In his Superior Court Of Justice application fighting the extradition request, Hibbert alleges that the “informal” sharing of evidence by Kingston Police of his conduct in Canada was illegal and improper. He states that such “informal” sharing of evidence – with the intent of using Canadian-gathered evidence in the United States by American officials for the sole purpose of prosecuting him – is a breach of his Charter rights, and that the non-consensual, warrantless search of his private room in the Kingston residence that he was staying at, as well as the subsequent warrantless search and seizure of his personal belongings, was also illegal and a breach of his rights.

Hibbert also claims that he was arrested and then subsequently questioned without being comprehensively advised of the full extent of the jeopardy he was facing, including the intended use of his statement and evidence in the United States by American officials for the purposes of prosecuting him. Hibbert states that he had made his guilty plea made without fully knowing of the complete jeopardy and of all of the possible consequences that he was facing, in particular of the possibility for extradition to the U.S. and the intended use of Canadian-gathered evidence in the United States.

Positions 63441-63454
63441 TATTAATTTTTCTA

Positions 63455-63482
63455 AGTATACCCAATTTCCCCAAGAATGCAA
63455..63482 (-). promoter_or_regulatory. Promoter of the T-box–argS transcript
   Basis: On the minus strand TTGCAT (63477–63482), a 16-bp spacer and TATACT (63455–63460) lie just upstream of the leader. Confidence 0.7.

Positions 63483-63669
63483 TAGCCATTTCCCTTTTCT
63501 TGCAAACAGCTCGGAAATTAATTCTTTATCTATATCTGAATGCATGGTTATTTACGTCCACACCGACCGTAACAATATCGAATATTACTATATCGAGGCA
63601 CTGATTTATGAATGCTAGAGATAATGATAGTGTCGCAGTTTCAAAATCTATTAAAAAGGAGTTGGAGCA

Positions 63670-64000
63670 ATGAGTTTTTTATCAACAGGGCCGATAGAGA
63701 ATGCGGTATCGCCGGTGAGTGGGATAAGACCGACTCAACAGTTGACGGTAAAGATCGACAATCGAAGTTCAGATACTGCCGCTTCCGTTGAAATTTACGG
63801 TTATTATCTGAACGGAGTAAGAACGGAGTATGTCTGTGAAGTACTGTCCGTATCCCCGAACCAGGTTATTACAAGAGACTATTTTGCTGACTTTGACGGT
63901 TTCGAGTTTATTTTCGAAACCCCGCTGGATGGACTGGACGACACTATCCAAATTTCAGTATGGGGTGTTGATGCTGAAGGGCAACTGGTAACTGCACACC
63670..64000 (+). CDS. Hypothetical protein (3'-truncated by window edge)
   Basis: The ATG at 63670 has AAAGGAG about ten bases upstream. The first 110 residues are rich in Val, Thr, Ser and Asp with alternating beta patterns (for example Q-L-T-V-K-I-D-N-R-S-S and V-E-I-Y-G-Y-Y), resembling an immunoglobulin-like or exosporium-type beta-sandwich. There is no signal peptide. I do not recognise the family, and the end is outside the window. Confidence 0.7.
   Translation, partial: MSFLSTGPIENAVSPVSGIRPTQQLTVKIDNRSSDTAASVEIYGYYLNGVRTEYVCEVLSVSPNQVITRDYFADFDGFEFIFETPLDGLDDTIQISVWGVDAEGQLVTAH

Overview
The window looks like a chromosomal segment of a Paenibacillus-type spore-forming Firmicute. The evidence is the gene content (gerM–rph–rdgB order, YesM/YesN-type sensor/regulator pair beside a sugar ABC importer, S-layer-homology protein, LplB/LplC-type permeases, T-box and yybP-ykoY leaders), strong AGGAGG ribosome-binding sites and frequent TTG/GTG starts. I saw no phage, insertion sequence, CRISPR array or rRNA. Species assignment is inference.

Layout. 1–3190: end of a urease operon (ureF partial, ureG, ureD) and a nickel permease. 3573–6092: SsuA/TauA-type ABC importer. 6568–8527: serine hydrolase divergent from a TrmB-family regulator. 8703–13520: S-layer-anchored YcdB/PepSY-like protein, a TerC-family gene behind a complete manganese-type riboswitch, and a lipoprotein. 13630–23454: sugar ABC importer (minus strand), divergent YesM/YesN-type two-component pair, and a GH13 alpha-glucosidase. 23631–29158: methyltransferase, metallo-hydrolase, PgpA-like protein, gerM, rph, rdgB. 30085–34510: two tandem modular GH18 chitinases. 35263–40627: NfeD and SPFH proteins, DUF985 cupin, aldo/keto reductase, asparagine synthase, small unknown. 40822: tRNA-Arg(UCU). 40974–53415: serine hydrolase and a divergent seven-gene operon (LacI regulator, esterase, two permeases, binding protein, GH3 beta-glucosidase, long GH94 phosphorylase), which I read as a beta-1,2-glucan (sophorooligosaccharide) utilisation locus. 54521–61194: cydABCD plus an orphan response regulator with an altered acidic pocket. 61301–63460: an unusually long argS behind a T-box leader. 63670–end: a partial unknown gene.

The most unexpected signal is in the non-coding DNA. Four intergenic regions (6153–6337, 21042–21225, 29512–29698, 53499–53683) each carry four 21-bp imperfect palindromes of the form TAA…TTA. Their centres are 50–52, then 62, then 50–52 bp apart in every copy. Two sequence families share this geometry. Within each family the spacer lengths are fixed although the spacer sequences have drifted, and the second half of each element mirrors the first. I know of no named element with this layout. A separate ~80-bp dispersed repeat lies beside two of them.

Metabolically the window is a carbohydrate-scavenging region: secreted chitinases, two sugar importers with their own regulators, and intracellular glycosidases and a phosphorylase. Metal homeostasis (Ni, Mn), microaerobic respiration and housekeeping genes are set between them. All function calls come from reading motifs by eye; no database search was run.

In his application, Hibbert asked that all evidence gathered be excluded in the proceedings, or alternatively, that a stay of the U.S. extradition application be ordered, or, failing these, that his guilty plea in the Canadian proceedings be struck down.